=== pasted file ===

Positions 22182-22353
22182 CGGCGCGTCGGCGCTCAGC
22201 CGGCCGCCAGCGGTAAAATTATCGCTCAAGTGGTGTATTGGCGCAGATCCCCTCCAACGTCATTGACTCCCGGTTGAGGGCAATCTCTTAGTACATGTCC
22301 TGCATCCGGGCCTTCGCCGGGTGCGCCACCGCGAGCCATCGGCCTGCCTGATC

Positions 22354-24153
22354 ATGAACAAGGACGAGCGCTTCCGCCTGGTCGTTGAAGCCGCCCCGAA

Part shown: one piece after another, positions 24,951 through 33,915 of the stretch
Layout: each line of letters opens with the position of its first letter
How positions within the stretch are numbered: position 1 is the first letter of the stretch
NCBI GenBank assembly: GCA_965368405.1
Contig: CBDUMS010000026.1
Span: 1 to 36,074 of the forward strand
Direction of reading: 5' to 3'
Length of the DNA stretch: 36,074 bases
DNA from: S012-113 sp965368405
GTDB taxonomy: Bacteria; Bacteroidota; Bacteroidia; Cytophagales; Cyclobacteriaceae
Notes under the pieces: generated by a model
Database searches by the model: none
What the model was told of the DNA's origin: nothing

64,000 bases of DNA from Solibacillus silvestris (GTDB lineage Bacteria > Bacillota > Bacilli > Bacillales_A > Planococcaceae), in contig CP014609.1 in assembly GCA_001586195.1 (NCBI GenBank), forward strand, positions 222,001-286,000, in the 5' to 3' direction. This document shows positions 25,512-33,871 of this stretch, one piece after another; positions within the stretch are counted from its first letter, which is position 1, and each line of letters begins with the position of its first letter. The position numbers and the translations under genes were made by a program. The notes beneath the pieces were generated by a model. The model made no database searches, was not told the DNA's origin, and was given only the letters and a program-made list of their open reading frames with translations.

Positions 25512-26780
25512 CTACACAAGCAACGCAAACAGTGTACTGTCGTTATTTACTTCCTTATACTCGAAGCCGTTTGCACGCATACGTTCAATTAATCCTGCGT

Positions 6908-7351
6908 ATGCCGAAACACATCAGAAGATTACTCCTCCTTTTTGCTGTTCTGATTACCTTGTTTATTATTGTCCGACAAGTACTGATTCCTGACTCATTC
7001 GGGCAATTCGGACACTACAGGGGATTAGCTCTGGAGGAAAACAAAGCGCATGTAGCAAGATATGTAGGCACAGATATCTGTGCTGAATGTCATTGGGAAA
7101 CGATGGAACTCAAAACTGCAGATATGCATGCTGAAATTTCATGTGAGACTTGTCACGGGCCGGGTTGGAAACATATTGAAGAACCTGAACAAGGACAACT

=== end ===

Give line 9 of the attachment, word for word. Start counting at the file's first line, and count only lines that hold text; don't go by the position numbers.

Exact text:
How positions within the stretch are numbered: position 1 is the first letter of the stretch